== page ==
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Appendix A Biographical Sketches of Committee Members DOUGLAS M. CHAPIN (chair) is principal officer, MPR Associates, Inc., an Alexandria, Virginia, based engineering firm. He has practiced electrical, chemical, and nuclear engineering since 1962. This has included analysis of plant performance in steady-state, transient, and accident conditions. Particular areas of experience include electrical and fluid system design; instrumentation and control systems; nuclear fuel and reactor structural design; nuclear safety system design, analysis, and testing; fire protection; and quality assurance. He has worked closely with the Electric Power Research Institute on projects such as the Advanced Light Water Reactor Program and the Utility Review Committee on Advanced Reactor Designs. He has also managed and directed numerous activities at MPR on U.S. and foreign digital instrumentation and control systems. His most recent paper, presented at the Third International Conference on Nuclear Engineering, is titled "Advanced Instrumentation and Control and Human-Machine Interface Systems for Nuclear Power Plants." He received a BSEE from Duke University, an MSE from George Washington University, and a Ph.D. in nuclear studies in chemical engineering from Princeton University. JOANNE BECHTA DUGAN is associate professor of electrical engineering at the University of Virginia. Previously she was associate professor of computer science at Duke University and visiting scientist at the Research Triangle Institute. She has performed and directed research on the development and application of techniques for the analysis of computer systems which are designed to tolerate hardware and software faults. Her research interests thus include hardware and software reliability engineering, fault tolerant computing, and mathematical modeling using dynamic fault trees, Markov models, Petri nets, and simulation. Dr. Bechta Dugan is an associate editor of the IEEE Transactions and Reliability, is a senior member of the IEEE, and is a member of Eta Kappa Nu and Phi Beta Kappa. She received a B.A. from La Salle University, and an M.S. and a Ph.D. in electrical engineering from Duke University. DONALD A. BRAND is a lecturer with the Department of Civil Engineering, University of California, Berkeley, California. In 1995, he retired from the Pacific Gas and Electric (PG&E) Company as senior vice president and general manager, Engineering and Construction Business Unit. During his 33 years with PG&E, he carried out numerous managerial and engineering responsibilities with respect to the design, construction, and operation of fossil, geothermal, nuclear, and hydroelectric generating facilities, together with electrical transmission, distribution, and power control facilities. Industry activities have included membership on the Electric Power Research Institute's Research Advisory Committee and the Association of Edison Illuminating Company's Power Generation Committee. Currently, he is a member of the National Academy of Engineering, a registered nuclear engineer in the state of California, and a vice president of the U.S. National Committee of the International Conference on Large High Voltage Electric Systems. He received a B.S. in mechanical engineering and an M.S. in mechanical (nuclear) engineering from Stanford University. He also graduated from the Advanced Management Program of the Harvard University School of Business. JAMES R. CURTISS is a partner in the law firm of Winston and Strawn in Washington, D.C., where he specializes in nuclear regulatory law. Prior to his present position, he served as commissioner of the U.S. Nuclear Regulatory Commission (1988–1993). He previously served as counsel to the Subcommittee on Nuclear Regulation of the Senate Committee on Environment and Public Works. Prior to that, he was a lawyer in the Office of the Executive Legal Director of the U.S. Nuclear Regulatory Commission. He also served on the staff of USNRC Commissioner Richard T. Kennedy. He is a member of the bar of the District of Columbia Court of Appeals, the state of Nebraska, and the U.S. Supreme Court. He is also a member of the American Nuclear Society, the Society for Risk Analysis, and the District of Columbia Bar Association. He is a director of the Baltimore Gas and Electric Company and Cameco Corpora-
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tion, and is a member of the Institute of Nuclear Power Operation's Advisory Council. He has also served as a member of a recent National Research Council committee panel charged with advising the Department of Energy on its environmental remediation program. He received a B.A. and a J.D. from the University of Nebraska. D. LARRY DAMON is manager of engineering technology, Bechtel Research and Development, San Francisco. Previously, he held a variety of technical positions at Bechtel, including project manager in the development of the Simplified Boiling Water Reactor and chief engineer for Control Systems. Prior to joining Bechtel, he was a project engineer with Tracerlab Incorporated, where he was responsible for the design, development, and implementation of land-based nuclear reactor monitoring systems. He has 32 years of engineering and management experience in the nuclear power field with special technical emphasis on multidiscipline design integration, computer-based controls and simulations, nuclear instrumentation, systems engineering, and human factors. He has extensive field experience in the areas of design change control, design implementation and expediting, operational testing, and startup. He received a bachelor's degree in electrical engineering from the University of Nevada. MICHAEL DEWALT is national resource specialist for software for the Federal Aviation Administration in Seattle. He is responsible for providing technical guidance concerning policy, training, and research and development in the area of embedded real-time reactive software that is used aboard aircraft and their associated ground-based interfaces. He is the technical focal point for industry and the FAA for the evaluation of new technology and the interpretation of existing policy as applied to aircraft systems. Previously, he has worked as a software life-cycle consultant for Telos Consulting Services, a software control system engineer for Pacific Technologies Incorporated, an avionics certification engineer for the FAA, the software focal point for the autopilot on the Boeing 757/767 digital aircraft for Boeing, and a digital and analog avionics engineer for Honeywell Flight Systems. He has made a number of presentations at international conferences on the subject of assuring safety-critical software-based systems. He is a member of the Institute of Electrical and Electronic Engineers' working groups drafting new standards for safety-critical software and revising IEEE document 1012, Standards for Verification and Validation. He is also a member of the Association of Computing Machinery and a past member of its working group charged with defining qualifications for software professionals. He received a B.S. in electrical engineering from the University of Washington and an M.S. in software engineering from Seattle University. JOHN D. GANNON is professor and chair of the Department of Computer Science at the University of Maryland, where he has been a faculty member since 1975. He conducts research on automated applications of formal methods to software development activities, e.g., proving that requirements enforce safety properties and deriving test oracles from formal specifications. He has also worked for the National Science Foundation as program director for software engineering. During the past several years, he has served on a National Research Council committee assessing the adequacy of independent verification and validation for NASA's space shuttle avionics software. He has also helped the Argonne National Laboratory evaluate software development processes for trusted systems and the USAF Science Advisory Board examine procedures for software acceptance testing. He is a member of the editorial boards of IEEE Transactions on Software Engineering and ACM Computing Surveys. He received a Ph.D. in computer science from the University of Toronto. ROBERT L. GOBLE is research professor of environment, technology, and society and adjunct professor of physics at Clark University. Previously he was assistant professor, Department of Physics, Montana State University; research associate, Department of Physics, University of Utah; research associate, Department of Physics, University of Minnesota; research assistant/instructor, Department of Physics, Yale University; and NSF Cooperative Fellow, Department of Physics, University of Wisconsin. His recent research activities include risk assessment methodology, environmental and occupational impacts on health, sustainable development and climatic change, nuclear safety and economics, and ethical issues in hazard management. He has produced numerous publications and provided testimony pertaining to nuclear power plant risk assessment. His most recent work is entitled "What Nuclear Emergency Planning Can and Cannot Accomplish," published in Preparing for Nuclear Power Plant Accidents: Selected Papers. He received a Ph.D. in physics from the University of Wisconsin. DAVID J. HILL is associate director for Reactor Plant Safety and Operations, Reactor Analysis Division, Argonne National Laboratory, Argonne, Illinois. He also directed system safety assessments for reactor and nonreactor facilities and reliability analysis using fault tree and event tree techniques, including human reliability assessments. Recently, he was awarded the University of Chicago's highest award, the University of Chicago Distinguished Performance Award, for his work in guiding the Level One Probabilistic Risk Assessment of the Experimental Breeder II Reactor. His program management experience includes a variety of positions in the United Kingdom and United States. He received a Ph.D. in mathematical physics from the Imperial College of London. PETER E. KATZ is plant manager, Calvert Cliffs Nuclear Power Plant, Lusby, Maryland. Previously, he held various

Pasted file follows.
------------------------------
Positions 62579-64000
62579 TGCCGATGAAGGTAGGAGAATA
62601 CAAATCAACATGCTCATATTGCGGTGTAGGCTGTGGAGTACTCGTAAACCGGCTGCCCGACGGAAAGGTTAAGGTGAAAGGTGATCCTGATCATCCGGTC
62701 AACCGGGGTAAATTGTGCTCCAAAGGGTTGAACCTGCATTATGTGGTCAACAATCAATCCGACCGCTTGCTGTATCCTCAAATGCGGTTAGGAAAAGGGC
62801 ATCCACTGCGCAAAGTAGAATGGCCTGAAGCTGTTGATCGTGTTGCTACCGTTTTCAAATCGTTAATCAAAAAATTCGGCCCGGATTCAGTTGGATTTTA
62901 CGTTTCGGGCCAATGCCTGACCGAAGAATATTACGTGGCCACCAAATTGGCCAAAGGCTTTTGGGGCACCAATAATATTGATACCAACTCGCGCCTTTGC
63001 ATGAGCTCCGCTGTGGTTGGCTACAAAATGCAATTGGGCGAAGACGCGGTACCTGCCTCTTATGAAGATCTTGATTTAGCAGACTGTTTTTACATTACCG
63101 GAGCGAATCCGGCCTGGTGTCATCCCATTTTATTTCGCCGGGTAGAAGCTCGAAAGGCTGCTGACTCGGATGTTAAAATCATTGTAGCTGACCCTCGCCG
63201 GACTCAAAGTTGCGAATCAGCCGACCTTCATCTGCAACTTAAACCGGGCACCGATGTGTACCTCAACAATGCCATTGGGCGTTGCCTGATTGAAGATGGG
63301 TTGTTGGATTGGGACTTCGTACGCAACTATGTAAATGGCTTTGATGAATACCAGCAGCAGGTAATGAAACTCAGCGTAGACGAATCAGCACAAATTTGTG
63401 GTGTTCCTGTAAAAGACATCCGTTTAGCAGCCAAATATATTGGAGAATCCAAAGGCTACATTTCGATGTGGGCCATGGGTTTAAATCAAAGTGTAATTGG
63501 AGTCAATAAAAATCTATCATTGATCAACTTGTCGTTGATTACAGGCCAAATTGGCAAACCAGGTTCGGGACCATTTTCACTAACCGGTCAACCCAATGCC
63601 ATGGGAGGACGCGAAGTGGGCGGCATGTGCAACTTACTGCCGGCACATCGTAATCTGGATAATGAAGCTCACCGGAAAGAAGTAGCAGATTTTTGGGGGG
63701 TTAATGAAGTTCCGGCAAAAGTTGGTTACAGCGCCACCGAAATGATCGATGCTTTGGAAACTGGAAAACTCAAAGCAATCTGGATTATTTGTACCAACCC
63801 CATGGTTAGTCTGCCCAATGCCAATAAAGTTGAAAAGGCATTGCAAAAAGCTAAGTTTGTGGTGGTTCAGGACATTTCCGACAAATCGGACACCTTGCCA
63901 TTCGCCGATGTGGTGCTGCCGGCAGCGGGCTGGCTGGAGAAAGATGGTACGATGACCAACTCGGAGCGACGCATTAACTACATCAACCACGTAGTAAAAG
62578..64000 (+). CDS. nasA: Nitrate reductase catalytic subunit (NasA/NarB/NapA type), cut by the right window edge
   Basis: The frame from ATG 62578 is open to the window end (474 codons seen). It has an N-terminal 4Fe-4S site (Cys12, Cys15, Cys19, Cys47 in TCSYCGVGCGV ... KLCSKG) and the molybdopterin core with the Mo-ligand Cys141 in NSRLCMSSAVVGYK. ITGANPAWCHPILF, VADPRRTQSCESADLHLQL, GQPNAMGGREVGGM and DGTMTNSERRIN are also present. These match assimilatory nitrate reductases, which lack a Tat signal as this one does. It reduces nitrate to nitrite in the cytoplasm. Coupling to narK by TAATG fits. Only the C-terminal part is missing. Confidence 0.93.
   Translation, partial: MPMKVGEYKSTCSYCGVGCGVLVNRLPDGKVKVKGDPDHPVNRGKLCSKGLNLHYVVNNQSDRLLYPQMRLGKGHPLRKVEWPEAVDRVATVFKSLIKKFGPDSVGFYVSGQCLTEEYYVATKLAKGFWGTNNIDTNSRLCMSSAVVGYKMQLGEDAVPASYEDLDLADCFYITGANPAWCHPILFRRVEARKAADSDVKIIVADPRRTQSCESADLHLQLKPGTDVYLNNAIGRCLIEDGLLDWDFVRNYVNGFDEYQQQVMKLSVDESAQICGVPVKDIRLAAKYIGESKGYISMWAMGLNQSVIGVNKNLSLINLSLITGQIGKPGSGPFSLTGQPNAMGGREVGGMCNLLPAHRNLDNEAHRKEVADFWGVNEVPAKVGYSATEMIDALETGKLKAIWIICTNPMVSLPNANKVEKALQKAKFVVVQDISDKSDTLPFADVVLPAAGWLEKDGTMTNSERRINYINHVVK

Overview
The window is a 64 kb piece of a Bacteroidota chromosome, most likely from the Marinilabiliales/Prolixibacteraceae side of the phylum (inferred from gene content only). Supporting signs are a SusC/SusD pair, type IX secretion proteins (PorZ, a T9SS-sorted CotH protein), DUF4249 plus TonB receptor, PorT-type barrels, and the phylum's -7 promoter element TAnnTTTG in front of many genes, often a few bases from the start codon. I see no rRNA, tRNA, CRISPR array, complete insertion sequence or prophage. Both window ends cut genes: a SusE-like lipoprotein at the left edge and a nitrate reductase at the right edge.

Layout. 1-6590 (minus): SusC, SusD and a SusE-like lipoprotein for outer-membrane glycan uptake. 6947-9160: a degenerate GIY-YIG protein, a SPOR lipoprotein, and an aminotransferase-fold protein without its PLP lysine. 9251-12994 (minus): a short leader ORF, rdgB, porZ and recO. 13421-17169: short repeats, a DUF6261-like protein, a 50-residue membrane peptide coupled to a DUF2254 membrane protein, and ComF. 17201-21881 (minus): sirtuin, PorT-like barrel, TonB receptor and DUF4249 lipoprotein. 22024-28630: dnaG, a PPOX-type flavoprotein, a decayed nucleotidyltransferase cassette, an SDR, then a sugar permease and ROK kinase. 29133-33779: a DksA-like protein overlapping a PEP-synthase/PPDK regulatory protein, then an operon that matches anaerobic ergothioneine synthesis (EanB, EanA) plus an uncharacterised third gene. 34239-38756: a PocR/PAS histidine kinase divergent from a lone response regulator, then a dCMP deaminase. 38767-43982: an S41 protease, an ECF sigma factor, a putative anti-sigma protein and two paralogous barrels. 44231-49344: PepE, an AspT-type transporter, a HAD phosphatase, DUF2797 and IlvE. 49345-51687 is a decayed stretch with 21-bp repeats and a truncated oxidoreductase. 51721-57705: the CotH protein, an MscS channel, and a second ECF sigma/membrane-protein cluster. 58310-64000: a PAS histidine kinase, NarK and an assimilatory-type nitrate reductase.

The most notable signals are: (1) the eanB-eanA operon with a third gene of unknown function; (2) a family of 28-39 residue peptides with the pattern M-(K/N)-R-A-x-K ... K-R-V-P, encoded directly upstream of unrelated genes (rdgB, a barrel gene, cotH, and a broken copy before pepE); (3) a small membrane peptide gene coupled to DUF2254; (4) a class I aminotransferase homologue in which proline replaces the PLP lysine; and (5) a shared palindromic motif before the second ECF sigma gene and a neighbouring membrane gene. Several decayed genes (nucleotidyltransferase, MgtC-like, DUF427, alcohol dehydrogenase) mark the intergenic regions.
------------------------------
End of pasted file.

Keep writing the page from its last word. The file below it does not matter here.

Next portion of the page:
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positions at Baltimore Gas and Electric Company, including manager of Nuclear Engineering, superintendent of technical support, and general supervisor of Design Engineering at Calvert Cliffs. He has also served as general supervisor of maintenance and modifications in Fossil Engineering Services and principal engineer in the Instrumentation and Control Unit. His responsibilities have included plant design support, design engineering, nuclear regulatory matters, technical services engineering, and instrumentation and control systems. He is chairman of EPRI's Nuclear Power Division I&C Obsolescence Cost Control Committee, a member of the Nuclear Power Division Business Unit Council, and a previous member of their Nuclear Safety Analysis Center. He received a B.S. in electric power engineering at Rensselaer Polytechnic Institute and an M.S. in environmental engineering from Johns Hopkins University. NANCY G. LEVESON is Boeing Professor of Computer Sciences and Electrical Engineering, University of Washington, and adjunct professor, University of British Columbia. Her research interests include software engineering, systems and software safety and reliability, and formal modeling and mathematical analysis of embedded systems. She consults worldwide for industry and government on the introduction of computers to control defense, aerospace, transportation, medical, and nuclear systems. She is the editor-in-chief of IEEE Transactions on Software Engineering , a member of the board of directors of the Computing Research Association, and a member of the Association for Computing Machinery Committee on Computers and Public Policy. She is a fellow of the ACM and received the 1995 AIAA Information Systems Award for contributions in space and aeronautics technology and research. She was the U.S. Representative to the Advisory Group on Computers in Nuclear Power Plants of the United Nations International Atomic Energy Agency. She is a member of the Commission on Engineering and Technical Systems of the National Research Council. She recently chaired a study of the space shuttle flight software processes for the National Research Council. She received a B.A. in mathematics, an M.S. in management (operations research), and a Ph.D. in computer science from the University of California, Los Angeles. CHRISTINE M. MITCHELL is professor of industrial and systems engineering and adjunct professor of computer science, Georgia Institute of Technology. Her research interests include operator aids, intelligent training systems, and applications of artificial intelligence. She has published over 100 papers in technical journals, books, and conference proceedings. Her most recent work is titled "Human-Machine System Models: A Prerequisite to the Design of Human-Computer Interaction in Complex Dynamic Systems." She has also received several grants from NASA for research in intelligent command and control systems and human-centered design of human computer interactions. She is an associate editor of the IEEE Transactions on Systems, Man, and Cybernetics and of Automatica and a technical reviewer for NSF, NASA, and numerous technical journals. She earned a Ph.D. in industrial and systems engineering from Ohio State University. CARMELO RODRIGUEZ is manager of Control and Robotics Engineering at General Atomics in San Diego. Previously, he was project engineer and group leader, Gulf Research and Development Co. His professional specialties include automatic control, materials handling, robotics, instrumentation, and electrical engineering. He has led the design and development of nuclear fuel handling and accountability systems, digital control and protection systems for nuclear and petrochemical plants, distributed digital radiation monitoring systems for light water reactors, and nuclear compact simulators. He has served in field engineering positions as part of startup and on operations and maintenance task forces in nuclear plants and petroleum refineries. He has been a U.S. delegate to International Atomic Energy Agency meetings on nuclear instrumentation and has published numerous papers on process control, operations, and maintenance. He is a member of the IEEE and received an M.S. and a Ph.D. in electrical engineering from the University of Pittsburgh. JAMES D. WHITE is section head for Controls and Systems Integration and coordinator of Advanced Instrumentation, Oak Ridge National Laboratory. Previously he held various positions at the laboratory, including technical director of Liquid Metal Reactor Programs and Light Water Reactor Programs and manager of the Advanced Controls Program. His past work has involved R&D in man-machine interfaces, networking of computers, adaptive control techniques, modern and classical control theory, signal validation, and balance of plant control prototypes. He organized and co-chaired the NSF Panel on Assessment of Instrumentation and Control Technologies for European Nuclear Power Plants and served on the NSF Panel on Assessment of Japanese Nuclear Power. He received his B.S. and M.S. in nuclear engineering from the University of Tennessee.